Vegetarian Bibimbap with Crispy Tofu and Quinoa
Shine up your dancin’ shoes because this Vegetarian Bibimbap has a beat, and we’re swingin’.
A steamy bowl of super-food studded, toasty-roasty sesame oil scented, and hot-mamma chili-bean pasted Korean goodness, bibimbap is also my new favorite word to say out loud. Bi-bim-bap! Try it. No, seriously—try it.
Like a dance or a piece of music, bibimbap is a compilation of individual steps and notes, layered together into a single masterpiece. Separately, the components please and are worthy of our appreciation. Together, they dazzle and merit a standing ovation, which in the case of bibimbap means devouring the first bowl, then immediately rushing back to the kitchen for a second. Encore!
Bibimbap! Sorry. I lack self discipline.
In case you are wondering, I actually said bibimbap aloud while typing it. I’m hooked both to bibimbap’s phonetics and to its tasty, healthy flavor-bomb dinner prowess.
Bibimbap (which translates to “mixed rice”) is a traditional Korean dish of hot rice served in a large bowl and topped with all manner of mixed veggies, chili pepper paste, and often thinly sliced beef. The fried egg is common but optional—unless you value all that is good and worthy in life, in which case the egg is totally not optional.
I’m out of control.
I often find traditional dishes such as bibimbap to be the most inspiring, because I adore updating them to fit active, healthy lifestyles and common kitchen ingredients. (Unless it’s my Grammy’s Perfect Peach Shortcake complete with rum butter, in which case she who messes does not deserve a slice. Or rum butter.)
For today’s Vegetarian Bibimbap, I swapped the sliced beef for super-flavored chunks of crispy on the outside, meaty on the inside tofu. (Full tofu details in this post about how to cook ultra crispy tofu that tastes deep fried but isn’t.) I also changed the less-than-filling white rice for protein and fiber rich red quinoa. I recently fell in love with this red quinoa from Bob’s Red Mill. Besides being pretty in color, I find its texture more satisfying than other quinoa grains I’ve tried, and it’s not at all bitter so you can skip the rinse. Bonus!
To build our bibimbap, we begin with heaps of stir fried veggies: beautiful julienned carrots; sassy shitake mushrooms; green-power kale; enigmatic bean sprouts. All vitamin rich, feel good foods.
Next flavor, flavor: a triumphant trio of sesame oil, soy sauce, and honey; fragrant green onions; spice-so-nice chili pepper paste; super-sponge tofu that drinks up every flavor it meets. Big time taste, represent!
To finish with flair: crunchy, toasty sesame seeds and magic-maker eggs. Optional (but not.)
Build your Vegetarian Bibimbap with care, then dive into the layers and mix with abandon. After all, it’s not a dance floor until you break it down.
Vegetarian Bibimbap with Crispy Tofu and Quinoa
Healthy vegetarian bibimbap (Korean mixed vegetables) with crispy tofu and quinoa. One big bowl of healthy, flavor-packed goodness! Vegetarian and gluten free.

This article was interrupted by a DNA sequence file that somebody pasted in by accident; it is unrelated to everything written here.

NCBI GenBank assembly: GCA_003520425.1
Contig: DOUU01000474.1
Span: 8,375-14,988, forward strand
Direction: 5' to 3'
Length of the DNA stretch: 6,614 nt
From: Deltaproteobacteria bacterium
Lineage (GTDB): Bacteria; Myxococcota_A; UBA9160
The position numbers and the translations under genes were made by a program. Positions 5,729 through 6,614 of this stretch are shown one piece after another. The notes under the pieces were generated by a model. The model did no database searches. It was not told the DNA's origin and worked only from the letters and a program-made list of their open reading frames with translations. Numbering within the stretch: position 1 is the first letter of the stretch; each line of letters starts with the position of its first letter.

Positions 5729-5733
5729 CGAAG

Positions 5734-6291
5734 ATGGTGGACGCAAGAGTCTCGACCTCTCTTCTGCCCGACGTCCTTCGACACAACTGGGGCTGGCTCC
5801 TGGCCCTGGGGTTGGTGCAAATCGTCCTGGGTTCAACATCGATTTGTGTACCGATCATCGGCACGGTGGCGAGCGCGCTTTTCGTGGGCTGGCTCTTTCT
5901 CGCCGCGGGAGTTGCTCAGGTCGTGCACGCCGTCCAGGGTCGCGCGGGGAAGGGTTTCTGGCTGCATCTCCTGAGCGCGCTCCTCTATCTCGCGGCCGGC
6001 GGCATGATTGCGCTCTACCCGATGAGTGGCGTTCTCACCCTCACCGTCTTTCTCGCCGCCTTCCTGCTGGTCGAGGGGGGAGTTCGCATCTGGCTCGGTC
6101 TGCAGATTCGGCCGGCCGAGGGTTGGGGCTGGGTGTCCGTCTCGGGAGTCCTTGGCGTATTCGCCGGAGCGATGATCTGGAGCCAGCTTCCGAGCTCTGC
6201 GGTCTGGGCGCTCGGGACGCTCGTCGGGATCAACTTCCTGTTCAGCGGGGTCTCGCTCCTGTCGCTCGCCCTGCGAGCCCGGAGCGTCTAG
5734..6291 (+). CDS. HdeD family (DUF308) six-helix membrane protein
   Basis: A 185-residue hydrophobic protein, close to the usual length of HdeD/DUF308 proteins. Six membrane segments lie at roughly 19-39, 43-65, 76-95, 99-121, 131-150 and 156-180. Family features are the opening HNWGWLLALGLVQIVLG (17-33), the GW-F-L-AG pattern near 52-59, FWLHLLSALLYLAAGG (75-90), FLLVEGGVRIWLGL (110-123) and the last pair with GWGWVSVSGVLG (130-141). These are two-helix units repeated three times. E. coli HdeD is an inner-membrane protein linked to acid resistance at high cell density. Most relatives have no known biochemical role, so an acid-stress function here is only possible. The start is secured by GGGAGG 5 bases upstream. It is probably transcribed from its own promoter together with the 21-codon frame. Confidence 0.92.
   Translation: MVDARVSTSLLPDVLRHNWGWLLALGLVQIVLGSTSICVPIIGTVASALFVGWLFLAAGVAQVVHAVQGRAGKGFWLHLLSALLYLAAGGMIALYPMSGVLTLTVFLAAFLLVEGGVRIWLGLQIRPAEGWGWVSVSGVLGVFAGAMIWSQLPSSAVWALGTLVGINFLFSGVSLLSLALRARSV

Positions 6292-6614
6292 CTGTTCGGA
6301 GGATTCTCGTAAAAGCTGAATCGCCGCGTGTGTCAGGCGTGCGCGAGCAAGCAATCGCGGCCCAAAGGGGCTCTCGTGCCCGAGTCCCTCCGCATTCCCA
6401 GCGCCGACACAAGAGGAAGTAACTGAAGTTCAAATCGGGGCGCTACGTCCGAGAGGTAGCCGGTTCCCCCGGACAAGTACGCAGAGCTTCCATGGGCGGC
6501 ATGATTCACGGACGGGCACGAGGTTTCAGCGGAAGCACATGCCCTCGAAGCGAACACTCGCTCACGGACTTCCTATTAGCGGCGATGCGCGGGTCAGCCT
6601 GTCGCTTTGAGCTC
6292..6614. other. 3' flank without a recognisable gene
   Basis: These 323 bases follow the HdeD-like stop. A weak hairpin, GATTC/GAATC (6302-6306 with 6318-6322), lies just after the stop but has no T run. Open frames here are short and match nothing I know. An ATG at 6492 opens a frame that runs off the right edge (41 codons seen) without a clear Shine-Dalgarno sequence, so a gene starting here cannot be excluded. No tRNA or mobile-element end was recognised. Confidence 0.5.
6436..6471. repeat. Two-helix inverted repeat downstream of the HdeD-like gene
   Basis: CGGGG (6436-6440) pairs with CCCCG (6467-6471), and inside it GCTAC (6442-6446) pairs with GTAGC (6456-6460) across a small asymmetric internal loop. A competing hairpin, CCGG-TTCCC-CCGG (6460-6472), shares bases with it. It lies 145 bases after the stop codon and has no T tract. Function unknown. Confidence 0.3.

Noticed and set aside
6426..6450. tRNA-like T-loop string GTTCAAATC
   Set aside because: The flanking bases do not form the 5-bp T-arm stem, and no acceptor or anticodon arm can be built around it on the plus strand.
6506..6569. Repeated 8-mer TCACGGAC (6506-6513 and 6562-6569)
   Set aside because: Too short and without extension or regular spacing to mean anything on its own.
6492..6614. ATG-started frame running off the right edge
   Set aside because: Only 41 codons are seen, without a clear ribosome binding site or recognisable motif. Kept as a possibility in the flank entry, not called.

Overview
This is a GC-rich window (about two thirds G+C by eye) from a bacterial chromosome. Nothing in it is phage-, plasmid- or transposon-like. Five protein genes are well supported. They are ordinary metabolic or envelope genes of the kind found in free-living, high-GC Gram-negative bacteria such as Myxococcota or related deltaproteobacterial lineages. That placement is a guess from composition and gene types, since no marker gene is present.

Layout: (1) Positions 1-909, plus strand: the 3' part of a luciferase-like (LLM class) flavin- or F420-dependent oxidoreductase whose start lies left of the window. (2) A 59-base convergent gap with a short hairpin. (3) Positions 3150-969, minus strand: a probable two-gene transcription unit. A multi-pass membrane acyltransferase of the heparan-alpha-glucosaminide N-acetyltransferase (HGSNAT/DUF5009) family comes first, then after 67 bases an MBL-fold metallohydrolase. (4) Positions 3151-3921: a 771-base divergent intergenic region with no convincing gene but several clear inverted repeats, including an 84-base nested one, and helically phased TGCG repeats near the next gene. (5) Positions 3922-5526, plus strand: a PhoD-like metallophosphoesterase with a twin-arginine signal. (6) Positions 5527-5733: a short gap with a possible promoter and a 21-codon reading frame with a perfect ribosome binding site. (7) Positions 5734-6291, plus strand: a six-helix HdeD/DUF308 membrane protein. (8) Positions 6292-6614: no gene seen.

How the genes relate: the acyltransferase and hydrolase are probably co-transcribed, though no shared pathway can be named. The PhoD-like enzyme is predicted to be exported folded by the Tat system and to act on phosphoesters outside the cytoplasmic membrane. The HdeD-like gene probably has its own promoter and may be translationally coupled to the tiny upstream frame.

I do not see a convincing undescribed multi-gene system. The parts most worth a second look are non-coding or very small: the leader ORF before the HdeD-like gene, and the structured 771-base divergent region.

Yield: Serves 4
Prep Time: 20 minutes
Cook Time: 30 minutes
Total Time: 50 minutes
- 1 recipe Ultra Crispy Unfried Tofu
- 3 tablespoons low sodium soy sauce, divided (use gluten free if desired)
- 2 tablespoons honey, divided
- 3 tablespoons sesame oil, divided
- 6 cups kale; chopped (or other greens of your choice)
- 1 heaping cup bean sprouts
- 3 teaspoons minced garlic (about 4 cloves), divided
- 1 tablespoon extra virgin olive oil, divided
- 4 green onions thinly sliced, white and green parts divided
- 4 ounces shiitake mushrooms; sliced thin
- 3 carrots, cut into matchsticks
- 4 eggs
- 2 cups cooked quinoa (2/3 cup dry)
- 2 tablespoons toasted sesame seeds
- 3 tablespoons chili pepper paste
- Prepare Ultra Crispy Unfried Tofu. In a small bowl, stir together 2 tablespoons soy sauce, 1 tablespoon honey, and 1 tablespoon sesame oil. Toss with cooked tofu and set aside.
- Set out 4 bowls for the cooked vegetables. Bring a large pot of water to a boil. Add chopped kale and cook for 3 minutes, until crisp-tender. Remove from the water, squeeze dry, and place in one of the prepared bowls. Toss with 1 1/2 teaspoons soy sauce, 1 teaspoon sesame oil, and 1 teaspoon minced garlic. Set aside.
- Refill pot with fresh water and return to boil. Add bean sprouts and cook until tender and slightly translucent, 2-3 minutes. Remove to bowl, toss with 1/2 teaspoon soy sauce. Set aside.
- Heat 2 teaspoons olive oil in a large skillet. Add white parts of the green onions, 1 teaspoon garlic, and mushrooms. Sautee for 4 minutes, until the mushrooms are tender. Toss with 1 teaspoon soy sauce and remove to one of the prepared bowls.
- In the same skillet, heat the remaining teaspoon olive oil. Add carrots, remaining 2 teaspoons sesame oil, and remaining teaspoon minced garlic. Sauté 2-3 minutes, until slightly tender. Remove to final bowl.
- Just before serving, heat a lightly oiled skillet over medium heat. Cook eggs sunny side up. In a small bowl, stir together the chili pepper paste and remaining tablespoon honey.
- To serve: Place cooked quinoa in the bottom of the bowl. Then top with small mounds of the tofu, kale, mushrooms, carrots, and bean sprouts. Top with toasted sesame seeds, a fried egg, and the green tops of the green onions. Serve with the chili bean paste.
Chili pepper paste (gochujang) is available in many grocery stores and at Asian specialty food stores. It will give you the most authentic and appropriate spice, but If you substitute sriracha in a pinch, I won't tell.
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